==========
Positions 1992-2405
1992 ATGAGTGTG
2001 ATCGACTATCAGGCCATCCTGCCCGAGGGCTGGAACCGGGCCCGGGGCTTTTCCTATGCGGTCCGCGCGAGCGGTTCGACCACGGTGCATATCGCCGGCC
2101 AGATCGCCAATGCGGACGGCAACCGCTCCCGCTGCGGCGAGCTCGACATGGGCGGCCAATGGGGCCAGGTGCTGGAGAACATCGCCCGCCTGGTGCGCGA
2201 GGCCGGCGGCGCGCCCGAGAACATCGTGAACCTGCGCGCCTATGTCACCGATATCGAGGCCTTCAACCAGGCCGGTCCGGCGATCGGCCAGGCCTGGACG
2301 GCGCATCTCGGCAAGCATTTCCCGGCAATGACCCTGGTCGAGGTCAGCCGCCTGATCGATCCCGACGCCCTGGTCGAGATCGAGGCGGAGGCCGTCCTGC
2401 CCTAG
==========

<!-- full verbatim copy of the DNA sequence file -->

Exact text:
Positions 1992-2405
1992 ATGAGTGTG
2001 ATCGACTATCAGGCCATCCTGCCCGAGGGCTGGAACCGGGCCCGGGGCTTTTCCTATGCGGTCCGCGCGAGCGGTTCGACCACGGTGCATATCGCCGGCC
2101 AGATCGCCAATGCGGACGGCAACCGCTCCCGCTGCGGCGAGCTCGACATGGGCGGCCAATGGGGCCAGGTGCTGGAGAACATCGCCCGCCTGGTGCGCGA
2201 GGCCGGCGGCGCGCCCGAGAACATCGTGAACCTGCGCGCCTATGTCACCGATATCGAGGCCTTCAACCAGGCCGGTCCGGCGATCGGCCAGGCCTGGACG
2301 GCGCATCTCGGCAAGCATTTCCCGGCAATGACCCTGGTCGAGGTCAGCCGCCTGATCGATCCCGACGCCCTGGTCGAGATCGAGGCGGAGGCCGTCCTGC
2401 CCTAG